Young people, who typically sit out midterm elections, are planning to vote in potentially historic numbers in 2018, according to a report released Tuesday from Tufts University.
People ages 18 to 24 are also receiving more campaign outreach and paying closer attention this year, potentially matching the run-up to the 2016 presidential election, according to a report from the nonpartisan Center for Information and Research on Civic Learning and Engagement at Tufts University.
“There has been repeated skepticism about young people and their intent to actually come out to vote,” said Kei Kawashima-Ginsberg, the center’s director. “It’s been really surprising to see even the teenagers express as much enthusiasm around voting.”
If the trend plays out, it would defy predictions of a precipitous drop-off in young voters after 2016, when millennials and Generation X voters outnumbered baby boomers and older generations at the ballot box for the first time ever.
It could also help boost chances for Democrats, who have seen surges in overall voter enthusiasm after President Trump’s surprise victory in 2016. Young voters are typically more liberal, though they resist identifying with either party.
The survey of 2,087 people ages 18 to 24 found 34 percent were extremely likely to vote. Forty-five percent of those voters said they would vote for Democrats, versus 26 percent for Republicans.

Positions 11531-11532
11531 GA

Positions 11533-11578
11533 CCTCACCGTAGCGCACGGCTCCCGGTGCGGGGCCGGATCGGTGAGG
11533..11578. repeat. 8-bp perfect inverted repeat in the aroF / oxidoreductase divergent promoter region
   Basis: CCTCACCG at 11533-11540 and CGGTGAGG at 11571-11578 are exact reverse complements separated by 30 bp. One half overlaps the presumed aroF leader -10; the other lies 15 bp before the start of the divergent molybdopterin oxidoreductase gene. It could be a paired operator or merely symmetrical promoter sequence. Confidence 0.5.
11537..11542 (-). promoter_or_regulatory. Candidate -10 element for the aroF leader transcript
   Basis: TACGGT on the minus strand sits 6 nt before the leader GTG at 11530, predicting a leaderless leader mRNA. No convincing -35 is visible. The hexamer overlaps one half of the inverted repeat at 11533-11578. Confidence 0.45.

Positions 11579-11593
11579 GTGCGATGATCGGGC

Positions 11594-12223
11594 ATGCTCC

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Those results varied widely among demographic groups. Black and Latino youth were much more likely to support Democratic candidates, while young white men favored Republicans, and unaffiliated white youth spread their support across various parties and ideologies, the study found.
The center’s 2016 pre-election poll found that 40 percent of 18- to 24-year-olds were “extremely likely” to vote, and subsequent post-election analysis found that number to have been generally predictive of turnout as calculated by other sources, the report said.
This year’s midterms have attracted an extraordinary amount of media attention, the report noted, inspiring a significant amount of activism driven by and geared toward young people.
In addition, contact by campaigns is unusually high for midterms and comparable to 2016, it found.
One-third of young people reported being contacted before the end of September, which mirrors the center’s 2016 findings. The poll found young people who reported having been contacted by a candidate’s campaign or another organization supporting candidates are more likely to say they will vote than those who have not been contacted, a difference of 49 percent to 28 percent.
The center planned to release a report Thursday outlining findings that explain the uptick in youth voter interest.